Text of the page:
SCIENTIA GEOGRAPHICA SINICA ›› 2023, Vol. 43 ›› Issue (4): 719-725.doi: 10.13249/j.cnki.sgs.2023.04.015

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Multi-scale variations of marine heatwaves and its mechanisms

Liang Kunming1,2(), Qiu Yun2(), Zhou Xiwu2, Teng Hui2, Lin Xinyu2, He Yijun1   

  1. 1. School of Marine Sciences, Nanjing University of Information Science & Technology, Nanjing 210044, Jiangsu, China
    2. Third Institute of Oceanography, Ministry of Natural Resources, Xiamen 361005, Fujian, China
  • Received:2022-02-13 Revised:2022-07-12 Online:2023-04-30 Published:2023-04-20
  • Contact: Qiu Yun;
  • Supported by:
    National Natural Science Foundation of China(42130406);Scientific Research Foundation of Third Institute of Oceanography, MNR(2022027);Scientific Research Foundation of Third Institute of Oceanography, MNR(2023018);Cooperation Funding Program of Asia(99950410);Ministry of Natural Resources Program on Global Change and Air-Sea Interactions(GASI-04-WLHY-01);Ministry of Natural Resources Program on Global Change and Air-Sea Interactions(GASI-04-WLHY-03)


Marine heatwaves are extremely warm sea surface temperature (SST) events that can last for several days to years and extend up to thousands of kilometers. Under the influence of various external forcings such as weather systems, air-sea coupling modes, and human activities, marine heatwaves have multi-time-scale variation characteristics. Reviewing the domestic and international main literatures, this paper reviews the main research progress on the seasonal, interannual and decadal variability and long-term trends of marine heatwave and its mechanisms. Existing studies have shown that: 1) Due to the shallow depth of the mixed layer in summer, the SST is more sensitive to the surface heating process, which leads to the most intense marine heatwave in summer and the opposite in winter. the complex local oceanic and atmospheric forcing also makes the seasonal variability of marine heatwaves have significant regional characteristics. 2) The interannual variability of marine heatwaves is mainly affected by interannual-scale coupled air-sea modes such as El Niño-Southern Oscillation (ENSO) and Indian Ocean Dipole (IOD). Among them, ENSO has the most significant impact on marine heatwaves, and its impact covers most of the world's oceans, including tropical Pacific Ocean, tropical Indian Ocean, the west coast of Australia, the Northeast Pacific Ocean and some parts of the Southern Ocean, through oceanic and atmospheric local or remote forcing. The influence of IOD is mainly concentrated in the tropical Indian Ocean and the tropical Pacific Ocean. Negative (Positive) IOD events cause the thermocline to become deeper (shallower) in the tropical southeastern Indian Ocean, weaken (enhance) the upwelling of coastal cold water, and then promote (inhibit) the occurrence of marine heatwaves. The main influenced areas of the North Atlantic Oscillation (NAO) and Atlantic Niño (ANINO) are located in the North Atlantic Ocean and the offshore west Africa, respectively. The negative phase of NAO causes large-scale warming of SST in the North Atlantic, which promotes the enhancement of marine heatwaves in the North Atlantic, while the positive phase of ANINO causes polar warm advection in the coastal waters off the west coast of Africa, leading to an increase in the number of marine heatwaves in this area. 3) Low-frequency climate fluctuations such as the Interdecadal Pacific Oscillation and the Pacific Decadal Oscillation play an important role in the interdecadal occurrence and variation of marine heatwave in the Pacific Ocean, tropical Atlantic Ocean and southeast Indian Ocean which greatly affect the occurrence and variation of global marine heatwaves by influencing changes in SST or the frequency and intensity of El Niño. 4) In addition to natural climate variability, the long-term trend of marine heatwaves is mainly affected by human activities. The results of the global climate model show that under the RCP8.5 scenario, the intensity of the marine heatwave is twice that of the RCP4.5 by 2100, and most of the world's oceans are trapped in a "permanent" marine heatwave state. At the same time, human-caused climate change also has dramatically increased the probability of some recent large and severe marine heatwave events. Finally, some important scientific issues in marine heatwaves research are discussed, and the possible development trend in future are prospected.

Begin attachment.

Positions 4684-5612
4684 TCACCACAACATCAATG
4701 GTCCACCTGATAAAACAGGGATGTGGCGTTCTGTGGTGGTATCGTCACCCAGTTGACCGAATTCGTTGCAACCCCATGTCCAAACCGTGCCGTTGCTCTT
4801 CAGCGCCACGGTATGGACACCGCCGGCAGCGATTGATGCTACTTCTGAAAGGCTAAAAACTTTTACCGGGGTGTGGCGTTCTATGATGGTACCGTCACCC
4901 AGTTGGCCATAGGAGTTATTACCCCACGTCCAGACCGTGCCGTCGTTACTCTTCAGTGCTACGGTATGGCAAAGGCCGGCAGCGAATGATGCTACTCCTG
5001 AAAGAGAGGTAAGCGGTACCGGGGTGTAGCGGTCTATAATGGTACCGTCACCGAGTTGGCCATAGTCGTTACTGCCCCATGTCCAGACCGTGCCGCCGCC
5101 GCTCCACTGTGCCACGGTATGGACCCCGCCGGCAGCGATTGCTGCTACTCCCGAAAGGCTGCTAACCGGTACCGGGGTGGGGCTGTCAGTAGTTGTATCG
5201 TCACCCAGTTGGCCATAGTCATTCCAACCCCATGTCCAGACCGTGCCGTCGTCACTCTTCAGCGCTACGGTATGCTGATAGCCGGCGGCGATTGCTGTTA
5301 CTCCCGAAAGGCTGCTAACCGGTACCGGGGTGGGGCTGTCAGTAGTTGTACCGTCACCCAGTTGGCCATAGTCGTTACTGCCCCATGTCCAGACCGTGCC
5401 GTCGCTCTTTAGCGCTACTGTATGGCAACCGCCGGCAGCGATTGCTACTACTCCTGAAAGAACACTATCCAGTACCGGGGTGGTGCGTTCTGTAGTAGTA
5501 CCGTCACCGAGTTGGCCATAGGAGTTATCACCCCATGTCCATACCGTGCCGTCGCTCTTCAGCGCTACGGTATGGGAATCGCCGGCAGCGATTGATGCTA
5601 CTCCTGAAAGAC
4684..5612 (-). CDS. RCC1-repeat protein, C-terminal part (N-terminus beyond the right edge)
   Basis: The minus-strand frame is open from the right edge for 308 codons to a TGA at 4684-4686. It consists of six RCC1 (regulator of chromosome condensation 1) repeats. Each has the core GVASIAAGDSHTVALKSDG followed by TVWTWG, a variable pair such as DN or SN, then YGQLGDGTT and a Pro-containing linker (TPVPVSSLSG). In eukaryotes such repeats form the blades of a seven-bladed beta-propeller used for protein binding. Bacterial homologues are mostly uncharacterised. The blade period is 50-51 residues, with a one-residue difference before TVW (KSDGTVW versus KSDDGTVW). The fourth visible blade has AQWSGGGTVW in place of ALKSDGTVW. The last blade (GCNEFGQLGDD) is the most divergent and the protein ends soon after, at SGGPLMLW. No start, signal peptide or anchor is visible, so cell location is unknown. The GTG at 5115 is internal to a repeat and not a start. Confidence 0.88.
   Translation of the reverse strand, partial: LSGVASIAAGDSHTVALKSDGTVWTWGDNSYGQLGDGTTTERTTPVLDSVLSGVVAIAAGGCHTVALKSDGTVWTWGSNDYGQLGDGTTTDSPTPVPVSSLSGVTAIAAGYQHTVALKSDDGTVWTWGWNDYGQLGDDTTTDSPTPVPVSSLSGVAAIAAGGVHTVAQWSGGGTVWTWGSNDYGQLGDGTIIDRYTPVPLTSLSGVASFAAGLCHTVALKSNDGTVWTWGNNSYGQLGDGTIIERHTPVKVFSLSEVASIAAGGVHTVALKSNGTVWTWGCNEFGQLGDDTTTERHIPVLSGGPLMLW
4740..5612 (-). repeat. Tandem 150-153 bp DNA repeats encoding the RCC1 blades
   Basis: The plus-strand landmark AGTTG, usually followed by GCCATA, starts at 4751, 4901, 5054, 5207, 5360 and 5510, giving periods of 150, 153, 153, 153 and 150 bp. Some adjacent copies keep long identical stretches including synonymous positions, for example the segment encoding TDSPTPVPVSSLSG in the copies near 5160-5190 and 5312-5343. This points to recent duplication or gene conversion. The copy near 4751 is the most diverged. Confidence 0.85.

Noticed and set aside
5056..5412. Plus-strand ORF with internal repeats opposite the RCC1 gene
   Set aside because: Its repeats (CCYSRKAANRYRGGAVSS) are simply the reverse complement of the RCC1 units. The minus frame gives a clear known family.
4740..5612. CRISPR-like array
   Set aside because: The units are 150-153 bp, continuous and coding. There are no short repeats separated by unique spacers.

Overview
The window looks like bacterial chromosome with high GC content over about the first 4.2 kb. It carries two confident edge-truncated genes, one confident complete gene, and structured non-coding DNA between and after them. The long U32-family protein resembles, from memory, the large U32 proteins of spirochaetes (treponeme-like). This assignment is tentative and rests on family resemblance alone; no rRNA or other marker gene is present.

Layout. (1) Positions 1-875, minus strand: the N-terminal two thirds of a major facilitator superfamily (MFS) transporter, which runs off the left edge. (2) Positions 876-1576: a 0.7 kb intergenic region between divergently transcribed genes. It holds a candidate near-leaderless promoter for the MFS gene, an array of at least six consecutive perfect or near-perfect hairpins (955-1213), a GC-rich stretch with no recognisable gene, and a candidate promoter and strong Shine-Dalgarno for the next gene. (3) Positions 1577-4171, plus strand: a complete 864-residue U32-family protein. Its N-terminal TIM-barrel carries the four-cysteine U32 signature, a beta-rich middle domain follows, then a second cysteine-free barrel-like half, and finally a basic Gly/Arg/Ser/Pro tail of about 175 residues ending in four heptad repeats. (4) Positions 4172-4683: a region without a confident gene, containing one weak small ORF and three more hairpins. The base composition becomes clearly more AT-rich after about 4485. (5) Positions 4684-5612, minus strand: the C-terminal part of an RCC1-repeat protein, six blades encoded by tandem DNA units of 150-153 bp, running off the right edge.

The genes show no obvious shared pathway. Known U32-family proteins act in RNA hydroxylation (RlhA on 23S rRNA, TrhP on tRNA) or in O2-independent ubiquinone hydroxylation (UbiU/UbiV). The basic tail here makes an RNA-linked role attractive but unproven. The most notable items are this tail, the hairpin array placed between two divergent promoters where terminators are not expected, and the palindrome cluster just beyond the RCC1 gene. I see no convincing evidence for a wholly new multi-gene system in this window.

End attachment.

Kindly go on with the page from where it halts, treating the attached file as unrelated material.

Key words: marine heatwave, El Niño, Indian Ocean Dipole (IOD), extreme climate

CLC Number: 

  • P732